No festival cheer, rupee is already ruining Diwali
India's consumers, whose spending helped see the country through the global financial crisis in 2008, are closing their wallets, squeezing companies from car-makers to shampoo sellers. Companies that import finished goods or raw materials are the worst-hitbusiness Updated: Aug 28, 2013 22:08 IST
India's consumer companies which were counting on the festive season from September till December to spur sales are facing a grim situation now with free-falling rupee forcing consumers to check their spending.
The currency blow is landing just as consumer companies look toward a boost from their strongest annual sales period, which starts in September with Ganesh Chaturthi, followed by Diwali and then Christmas. Indian companies say they can't plan more than a couple of months out as a fast-falling rupee currency drives up the cost of imports, forcing them to raise prices even as consumer spending crumbles.
India's consumers, whose spending helped see the country through the global financial crisis in 2008, are closing their wallets, squeezing companies from car-makers to shampoo sellers. Companies that import finished goods or raw materials are the worst-hit as they scramble to hold onto margins while balancing the need to raise prices without deterring buyers.
"We are now planning for a month or three months at best unlike six months or a year earlier," said Shantanu Dasgupta, vice-president for corporate affairs and strategy at Whirlpool India, the local arm of Whirlpool Corp, the world's largest home appliance maker.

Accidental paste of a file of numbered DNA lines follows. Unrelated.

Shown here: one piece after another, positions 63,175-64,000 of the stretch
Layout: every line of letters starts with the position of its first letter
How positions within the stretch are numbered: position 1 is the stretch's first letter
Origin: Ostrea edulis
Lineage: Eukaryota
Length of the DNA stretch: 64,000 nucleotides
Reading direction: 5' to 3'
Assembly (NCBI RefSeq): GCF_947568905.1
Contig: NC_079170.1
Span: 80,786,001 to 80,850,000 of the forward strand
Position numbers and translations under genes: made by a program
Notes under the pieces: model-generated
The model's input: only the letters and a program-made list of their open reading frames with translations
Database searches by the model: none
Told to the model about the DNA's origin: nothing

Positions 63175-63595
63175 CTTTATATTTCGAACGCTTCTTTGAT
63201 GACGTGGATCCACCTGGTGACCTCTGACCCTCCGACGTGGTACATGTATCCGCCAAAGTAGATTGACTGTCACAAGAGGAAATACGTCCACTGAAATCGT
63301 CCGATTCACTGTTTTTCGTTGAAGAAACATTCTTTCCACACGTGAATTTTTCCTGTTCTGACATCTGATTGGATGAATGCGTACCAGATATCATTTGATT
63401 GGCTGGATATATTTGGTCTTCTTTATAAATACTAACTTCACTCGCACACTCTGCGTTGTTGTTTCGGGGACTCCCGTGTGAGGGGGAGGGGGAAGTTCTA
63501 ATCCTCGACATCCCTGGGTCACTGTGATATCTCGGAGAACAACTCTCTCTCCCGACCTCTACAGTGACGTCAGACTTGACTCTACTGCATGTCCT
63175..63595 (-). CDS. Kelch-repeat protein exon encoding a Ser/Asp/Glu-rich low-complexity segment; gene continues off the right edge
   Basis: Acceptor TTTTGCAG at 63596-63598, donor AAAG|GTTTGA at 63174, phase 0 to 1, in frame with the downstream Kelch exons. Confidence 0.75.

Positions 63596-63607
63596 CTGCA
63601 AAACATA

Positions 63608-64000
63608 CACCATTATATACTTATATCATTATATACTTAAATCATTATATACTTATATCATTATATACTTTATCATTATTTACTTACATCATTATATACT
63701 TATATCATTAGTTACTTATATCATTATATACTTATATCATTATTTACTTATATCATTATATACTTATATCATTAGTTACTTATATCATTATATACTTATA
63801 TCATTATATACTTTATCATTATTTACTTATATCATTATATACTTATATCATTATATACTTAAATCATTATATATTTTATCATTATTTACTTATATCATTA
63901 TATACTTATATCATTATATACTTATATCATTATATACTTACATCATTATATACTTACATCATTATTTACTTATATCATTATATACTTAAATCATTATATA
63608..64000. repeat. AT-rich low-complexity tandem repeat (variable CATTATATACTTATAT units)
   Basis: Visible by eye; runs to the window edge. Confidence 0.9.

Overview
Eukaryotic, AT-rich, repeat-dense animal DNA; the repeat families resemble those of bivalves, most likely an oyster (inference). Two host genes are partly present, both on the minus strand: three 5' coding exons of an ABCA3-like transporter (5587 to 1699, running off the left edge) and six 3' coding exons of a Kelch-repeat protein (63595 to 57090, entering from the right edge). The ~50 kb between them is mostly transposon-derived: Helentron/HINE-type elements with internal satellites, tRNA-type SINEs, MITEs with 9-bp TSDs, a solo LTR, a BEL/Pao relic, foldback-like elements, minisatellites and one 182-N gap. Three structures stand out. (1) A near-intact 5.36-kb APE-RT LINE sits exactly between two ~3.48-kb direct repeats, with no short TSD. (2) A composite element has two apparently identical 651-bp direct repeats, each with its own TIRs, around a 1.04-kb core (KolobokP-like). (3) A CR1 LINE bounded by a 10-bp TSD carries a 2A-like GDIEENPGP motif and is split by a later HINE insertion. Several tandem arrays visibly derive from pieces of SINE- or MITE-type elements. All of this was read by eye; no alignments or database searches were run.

India's total consumption expenditure, which includes private and government spending, grew 3.3% in January-March 2013 from 9.3% in the same period a year earlier, according to government estimates.
Total consumption expenditure as a share of the country's gross domestic product fell to 65.9% in the fourth quarter of 2012/13 from 72.1% in the first quarter of the same fiscal year.
Indian shoppers are not only cutting back on big-ticket purchases such as refrigerators, TVs or expensive branded apparel but even staples including soaps, ketchup and cosmetics. A survey by the Associated Chambers of Commerce and Industry in June found monthly bills for the middle class jumped by 15 to 20% in a month across major cities as the falling rupee drove up prices of petroleum products and edible oil.
A paper in August by the same group found that even deep-pocketed consumers were cutting back, with five-star hotels and fine dining restaurants registering a decline of 20% in sales in the past three months after prices of imported food ingredients and spirits rose.
Makers of consumer goods are also feeling the pinch, with market leader Hindustan Unilever Ltd posting lower sales volumes for a fifth consecutive quarter in the June period.